I have a 4"x4"x0.25" Al2O3 ceramic that needs to be cut to fit.   Looks like it's time to order the A&D MC-10K balance.




Offline TMEubanks

If the thruster is powerful enough to cause the device to rocket out of sight in seconds, then the noise may not be a factor. If the goal is to minimize noise and record a small signal, the best strategy is to rigidly mount to device on a load cell anchored to a vibration-isolated table. A device that is free to move will be subject to motion due to noise, air currents, both already present and thermally induced, thermal recoil, power line induced magnetic fields, vibrations from air conditioners, traffic, and distant earthquakes, and a host of other factors. The investigator's statement that the device has to be free to move or there would be no thrust is unfortunately a misinterpretation of Newton's laws.

Yes, if the thrust > 1 g, we would not be having these discussions. Given that it is not, we have to worry about noise. Note that to measure thrust, something has to move or bend or deform - there has to be a pendulum or a spring or something with an opposing force. However, measurements at this level of accuracy can certainly be done.*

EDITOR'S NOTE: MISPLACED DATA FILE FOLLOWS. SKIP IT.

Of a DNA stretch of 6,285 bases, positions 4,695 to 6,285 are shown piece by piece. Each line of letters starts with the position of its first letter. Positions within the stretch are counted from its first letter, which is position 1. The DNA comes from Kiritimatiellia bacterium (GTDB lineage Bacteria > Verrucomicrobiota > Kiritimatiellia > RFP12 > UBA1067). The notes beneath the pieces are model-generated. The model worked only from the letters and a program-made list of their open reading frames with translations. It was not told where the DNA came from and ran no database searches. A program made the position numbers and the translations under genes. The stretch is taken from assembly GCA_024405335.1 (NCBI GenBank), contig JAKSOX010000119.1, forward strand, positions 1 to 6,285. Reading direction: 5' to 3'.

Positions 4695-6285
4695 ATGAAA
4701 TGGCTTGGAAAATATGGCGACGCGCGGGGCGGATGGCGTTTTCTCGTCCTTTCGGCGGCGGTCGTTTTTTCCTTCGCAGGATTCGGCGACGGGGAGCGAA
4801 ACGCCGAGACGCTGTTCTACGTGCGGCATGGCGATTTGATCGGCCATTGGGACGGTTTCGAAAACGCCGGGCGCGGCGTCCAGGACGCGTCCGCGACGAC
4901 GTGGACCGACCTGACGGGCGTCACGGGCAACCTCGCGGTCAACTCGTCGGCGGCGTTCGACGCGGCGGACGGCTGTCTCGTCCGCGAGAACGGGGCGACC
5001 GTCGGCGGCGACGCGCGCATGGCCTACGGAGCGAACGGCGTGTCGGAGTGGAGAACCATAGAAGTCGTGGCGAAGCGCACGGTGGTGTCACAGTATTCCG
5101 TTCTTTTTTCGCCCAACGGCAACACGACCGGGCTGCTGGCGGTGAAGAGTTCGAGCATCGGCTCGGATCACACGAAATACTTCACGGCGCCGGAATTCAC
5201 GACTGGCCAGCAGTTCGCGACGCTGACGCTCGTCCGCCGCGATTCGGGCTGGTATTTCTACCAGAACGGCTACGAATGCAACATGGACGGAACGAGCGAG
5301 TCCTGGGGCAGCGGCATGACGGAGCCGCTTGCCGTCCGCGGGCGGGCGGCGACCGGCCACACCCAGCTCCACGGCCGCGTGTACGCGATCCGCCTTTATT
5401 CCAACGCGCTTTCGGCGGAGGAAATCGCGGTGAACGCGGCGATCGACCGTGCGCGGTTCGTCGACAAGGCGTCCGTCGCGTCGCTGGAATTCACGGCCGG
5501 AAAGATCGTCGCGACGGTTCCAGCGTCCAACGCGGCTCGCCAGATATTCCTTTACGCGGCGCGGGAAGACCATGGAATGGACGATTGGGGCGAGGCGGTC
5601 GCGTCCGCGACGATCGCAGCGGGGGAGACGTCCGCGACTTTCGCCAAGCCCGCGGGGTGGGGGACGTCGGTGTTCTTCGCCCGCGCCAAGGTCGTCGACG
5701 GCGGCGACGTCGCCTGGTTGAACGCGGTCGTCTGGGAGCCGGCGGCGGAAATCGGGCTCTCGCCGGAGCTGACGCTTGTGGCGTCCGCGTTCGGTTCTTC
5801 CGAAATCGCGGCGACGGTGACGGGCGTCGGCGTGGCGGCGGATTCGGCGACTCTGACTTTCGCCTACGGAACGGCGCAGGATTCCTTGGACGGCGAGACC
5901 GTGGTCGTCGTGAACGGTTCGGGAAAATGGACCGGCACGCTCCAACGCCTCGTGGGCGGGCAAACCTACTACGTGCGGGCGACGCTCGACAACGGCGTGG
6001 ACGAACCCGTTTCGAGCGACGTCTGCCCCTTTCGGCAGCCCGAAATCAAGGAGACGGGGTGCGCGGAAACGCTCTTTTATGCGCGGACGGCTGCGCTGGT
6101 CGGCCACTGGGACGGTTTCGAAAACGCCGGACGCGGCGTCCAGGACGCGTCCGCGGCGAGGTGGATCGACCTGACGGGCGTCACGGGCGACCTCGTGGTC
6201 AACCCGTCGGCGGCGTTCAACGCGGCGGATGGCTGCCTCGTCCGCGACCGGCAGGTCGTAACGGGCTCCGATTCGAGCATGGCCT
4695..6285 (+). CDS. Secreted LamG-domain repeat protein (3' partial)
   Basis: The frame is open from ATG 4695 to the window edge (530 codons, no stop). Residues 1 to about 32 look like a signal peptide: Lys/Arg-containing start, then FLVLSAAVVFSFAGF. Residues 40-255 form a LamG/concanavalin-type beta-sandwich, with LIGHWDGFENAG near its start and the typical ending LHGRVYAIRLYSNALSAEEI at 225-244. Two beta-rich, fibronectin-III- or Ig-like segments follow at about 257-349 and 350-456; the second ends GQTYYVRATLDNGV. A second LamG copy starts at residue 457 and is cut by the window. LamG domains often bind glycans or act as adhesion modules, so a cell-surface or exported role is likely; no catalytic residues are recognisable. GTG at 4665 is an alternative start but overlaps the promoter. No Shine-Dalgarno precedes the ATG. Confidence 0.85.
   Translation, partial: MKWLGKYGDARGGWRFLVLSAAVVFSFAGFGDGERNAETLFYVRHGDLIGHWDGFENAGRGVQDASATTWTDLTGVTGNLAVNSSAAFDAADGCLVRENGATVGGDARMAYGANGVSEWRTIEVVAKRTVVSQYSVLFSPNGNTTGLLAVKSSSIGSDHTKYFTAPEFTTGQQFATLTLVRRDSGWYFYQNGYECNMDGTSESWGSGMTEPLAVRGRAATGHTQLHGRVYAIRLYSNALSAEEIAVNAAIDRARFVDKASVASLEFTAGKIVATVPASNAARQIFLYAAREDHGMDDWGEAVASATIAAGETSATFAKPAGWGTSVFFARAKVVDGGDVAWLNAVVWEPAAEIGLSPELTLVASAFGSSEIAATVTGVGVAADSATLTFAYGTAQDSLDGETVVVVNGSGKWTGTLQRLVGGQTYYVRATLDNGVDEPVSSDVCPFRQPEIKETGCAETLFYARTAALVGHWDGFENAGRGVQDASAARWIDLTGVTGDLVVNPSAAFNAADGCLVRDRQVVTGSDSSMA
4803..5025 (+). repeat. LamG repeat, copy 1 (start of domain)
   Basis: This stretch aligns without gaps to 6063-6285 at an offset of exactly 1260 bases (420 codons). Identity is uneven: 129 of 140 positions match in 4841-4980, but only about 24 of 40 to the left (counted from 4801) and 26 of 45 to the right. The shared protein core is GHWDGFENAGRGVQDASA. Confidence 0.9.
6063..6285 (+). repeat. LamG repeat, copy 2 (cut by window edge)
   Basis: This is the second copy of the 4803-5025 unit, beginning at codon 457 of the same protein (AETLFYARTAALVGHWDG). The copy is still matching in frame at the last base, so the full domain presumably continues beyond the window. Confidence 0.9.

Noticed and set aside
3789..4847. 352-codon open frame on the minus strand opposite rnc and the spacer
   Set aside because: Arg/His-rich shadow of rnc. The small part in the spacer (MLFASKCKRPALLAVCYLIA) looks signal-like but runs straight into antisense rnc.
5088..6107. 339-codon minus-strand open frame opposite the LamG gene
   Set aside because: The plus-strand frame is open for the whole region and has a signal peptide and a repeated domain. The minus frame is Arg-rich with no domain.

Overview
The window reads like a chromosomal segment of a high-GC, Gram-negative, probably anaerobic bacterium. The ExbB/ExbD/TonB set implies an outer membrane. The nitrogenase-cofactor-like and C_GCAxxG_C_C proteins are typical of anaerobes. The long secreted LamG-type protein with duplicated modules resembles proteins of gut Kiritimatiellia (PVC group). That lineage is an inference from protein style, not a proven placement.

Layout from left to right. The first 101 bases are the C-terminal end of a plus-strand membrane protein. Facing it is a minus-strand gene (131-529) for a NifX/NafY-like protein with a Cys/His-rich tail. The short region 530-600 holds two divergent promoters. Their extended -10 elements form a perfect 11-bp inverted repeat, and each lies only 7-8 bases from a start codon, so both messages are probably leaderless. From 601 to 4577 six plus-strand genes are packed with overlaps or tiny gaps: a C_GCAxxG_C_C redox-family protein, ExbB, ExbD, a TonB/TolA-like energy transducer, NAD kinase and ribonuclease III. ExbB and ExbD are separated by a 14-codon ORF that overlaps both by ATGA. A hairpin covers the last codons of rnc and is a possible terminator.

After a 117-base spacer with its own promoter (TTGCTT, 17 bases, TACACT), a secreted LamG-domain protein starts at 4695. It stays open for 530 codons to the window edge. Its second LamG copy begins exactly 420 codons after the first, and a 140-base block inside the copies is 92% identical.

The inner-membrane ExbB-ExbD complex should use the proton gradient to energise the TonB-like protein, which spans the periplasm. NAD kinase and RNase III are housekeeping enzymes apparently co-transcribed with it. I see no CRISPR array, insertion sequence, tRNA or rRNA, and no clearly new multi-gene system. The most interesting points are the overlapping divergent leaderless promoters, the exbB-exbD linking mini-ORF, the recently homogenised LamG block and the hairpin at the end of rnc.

*You can go out and buy absolute gravimeters : http://www.microglacoste.com/pdf/Brochure-FG5-X.pdf that are good to ~ 10 microGals = 10^-7 m/sec^2, based on dropping a retroreflector weighing about 1 kg (thus the force accuracy is ~ 0.1 micro Newtons). This, note, is a field instrument, intended to be used in a tent.

Offline frobnicat

  • Full Member
  • ****
  • Posts: 518
  • Liked: 500
  • Likes Given: 151
...Another thing is to do some autocorrelation analysis on the TS.  R has what you need.

I was showing that the human mind is built by Nature to see patterns, many times where there may not be any patterns.  (The face on Mars, trees on Mars, etc.)

...

Focusing on the Movax experiment, they should try to use oil (instead of water) to dampen the vibrations.

If calculate we must, calculate we will.  We can also do autocorrelation and power spectral density with Mathematica:

(I guess we could also try to do a cross-correlation with the on/off signal later on...)

Actually the cross-correlation looks interesting, there is a relatively clear max (magnitude) centered around 0. Interestingly this absolute max is found at a lag of 3 frames (is it 3 minutes ?). Not rock solid statistics but lucky if it was only a coincidence in the absence of any actual correlation.

So Prunesquallor's activation periods averaged cuts seem not that much misleading, there may have a thing going on.

Attached plot :
Horizontal = lag
Vertical = sum (averaged) on all t of activation(t)*data(t+lag) with normalized data and activation +1(on)/-1(off) (0 outside)
This is using the discrete formula for cross-correlation, what I call lag is n in the formula, excitation (on/off) is f and data is g.

« Last Edit: 06/15/2015 12:19 AM by frobnicat »

Tags: